3 Ways Conveyors Boost Flexibility
How adding conveyors can make your operation more versatile - a Hytrol guest opinion
From throughput requirements to building expansions, you want to be ready for your company’s future. Sometimes these changes take place over longer periods of time, and sometimes they’re lightning-fast—your products and throughput can change from season to season based on shifting customer demands, market conditions, explosive growth, and other factors outside your control.
Sometimes conveyors are incorrectly called inflexible since they are often installed on a floor level, but their benefits can ultimately create greater versatility by optimizing an operation and creating more efficient material flow. Let’s look at 3 ways conveyors increase operational flexibility:
Conveyors save space
One of the major reasons people install conveyor systems is to help them cope with growth, space planning issues, and the desire to execute more business in a limited footprint. The ability to accumulate, complete tight turns, and utilize multiple floors (or levels) to move product can give you advantages in flexibility by freeing up more of your space to expand your business and services. Conveyors can be suspended from the ceiling or merge product onto a mezzanine. They can be configured in multi-tier lines that convey twice or three times the product in the same floor area.
A conveyor can also eliminate the need for bulky equipment like fork trucks in some areas, creating a more efficient environment that allows you to use the space you have for value-added services. When the need for forklifts is reduced, you not only gain space by eliminating traffic lanes, you increase safety.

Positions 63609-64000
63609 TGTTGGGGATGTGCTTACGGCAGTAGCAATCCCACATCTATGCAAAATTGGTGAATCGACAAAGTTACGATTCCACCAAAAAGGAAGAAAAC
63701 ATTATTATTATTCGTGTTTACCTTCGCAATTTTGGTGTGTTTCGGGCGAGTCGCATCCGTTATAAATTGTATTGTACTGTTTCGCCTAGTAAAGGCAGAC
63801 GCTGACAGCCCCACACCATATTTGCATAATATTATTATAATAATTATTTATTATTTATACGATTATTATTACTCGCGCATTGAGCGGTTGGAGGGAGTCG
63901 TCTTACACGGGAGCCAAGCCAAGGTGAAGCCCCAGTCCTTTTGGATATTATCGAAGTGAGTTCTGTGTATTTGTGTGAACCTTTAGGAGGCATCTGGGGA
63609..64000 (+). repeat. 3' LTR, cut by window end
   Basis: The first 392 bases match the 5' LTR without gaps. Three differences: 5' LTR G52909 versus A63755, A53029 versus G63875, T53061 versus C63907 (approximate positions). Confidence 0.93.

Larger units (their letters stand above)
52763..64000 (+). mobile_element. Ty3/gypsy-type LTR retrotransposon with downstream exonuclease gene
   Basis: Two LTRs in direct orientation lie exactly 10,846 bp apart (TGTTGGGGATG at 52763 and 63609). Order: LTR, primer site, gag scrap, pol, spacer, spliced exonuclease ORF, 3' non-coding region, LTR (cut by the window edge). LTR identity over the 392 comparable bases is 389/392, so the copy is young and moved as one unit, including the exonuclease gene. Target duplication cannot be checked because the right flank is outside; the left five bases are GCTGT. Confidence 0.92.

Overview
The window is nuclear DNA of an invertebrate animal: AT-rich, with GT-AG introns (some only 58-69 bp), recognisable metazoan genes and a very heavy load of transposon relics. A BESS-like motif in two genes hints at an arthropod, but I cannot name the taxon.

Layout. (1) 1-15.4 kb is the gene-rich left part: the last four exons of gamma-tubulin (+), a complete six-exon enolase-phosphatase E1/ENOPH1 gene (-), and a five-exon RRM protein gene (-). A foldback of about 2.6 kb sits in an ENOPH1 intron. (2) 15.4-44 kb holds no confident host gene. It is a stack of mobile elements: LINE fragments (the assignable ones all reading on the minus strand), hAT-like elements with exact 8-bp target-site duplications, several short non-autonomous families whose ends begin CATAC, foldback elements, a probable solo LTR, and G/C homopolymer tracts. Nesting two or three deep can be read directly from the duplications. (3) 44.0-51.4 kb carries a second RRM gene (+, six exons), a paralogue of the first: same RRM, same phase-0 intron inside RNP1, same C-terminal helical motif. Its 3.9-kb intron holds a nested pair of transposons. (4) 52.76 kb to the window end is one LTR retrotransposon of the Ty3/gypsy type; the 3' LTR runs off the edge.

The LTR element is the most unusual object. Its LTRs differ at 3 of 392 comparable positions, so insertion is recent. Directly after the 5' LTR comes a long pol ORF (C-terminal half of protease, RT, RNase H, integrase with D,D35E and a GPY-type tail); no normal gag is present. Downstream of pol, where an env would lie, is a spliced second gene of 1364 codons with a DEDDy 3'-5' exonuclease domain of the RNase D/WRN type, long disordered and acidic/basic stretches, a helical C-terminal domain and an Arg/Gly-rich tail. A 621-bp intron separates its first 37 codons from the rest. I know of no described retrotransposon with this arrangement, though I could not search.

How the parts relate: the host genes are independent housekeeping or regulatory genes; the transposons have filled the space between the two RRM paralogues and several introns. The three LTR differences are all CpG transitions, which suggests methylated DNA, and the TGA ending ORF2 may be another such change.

Also consider that overhead (ceiling mounted) systems can dramatically reduce floor space consumption in a busy operation, freeing floors for manufacturing, distribution operations, production equipment, and more.
Ultimately, more floor space means more operational flexibility to add production cells, temporary staging, or other critical functions.
Conveyors add flexibility by saving time
A great material handling solution can increase your throughput drastically and can save your business time by eliminating redundant tasks. When you eliminate a redundant task for an employee, they can focus on more productive activities and tasks. This more flexible structure allows you to more fully engage your workforce while increasing productivity at the same time. That’s a win-win because allowing people to work on more productive tasks is probably the greatest flexibility possible.
Interactions with a product during its transport or process are called a “touch”, and touches cost dollars. Fewer touches mean more flexibility and the ability to execute more tasks with fewer people, with more added value.
Conveyors save money
Savings almost always equals flexibility because more dollars allow you to execute other projects, make new investments, and take advantage of opportunities.
Of course, you’ll be saving money by utilizing your time and space more productively—but even more than that, you can see real savings when you have the right system in place. Conveyors today can implement many cost-saving elements, from maintenance costs to energy costs. You get to choose where to invest the money you save when you bring down your total cost of ownership in your facility.
When you invest in a material handling solution, create it with your future in mind. A good system can help your business grow, and it can also grow with your business. Good conveyor systems evolve and can handle your loads today and in the future.
Your company is changing as quickly as the manufacturing industry is. How are you preparing for your future?
Paige Carswell is the Marketing Specialist for Hytrol.
Scott Stone is Cisco-Eagle's Vice President of Marketing with more than thirty years of experience in material handling, warehousing and industrial operations. His work is published in multiple industry journals an websites on a variety of warehousing topics. He writes about automation, warehousing, safety, manufacturing and other areas of concern for industrial operations and those who operate them.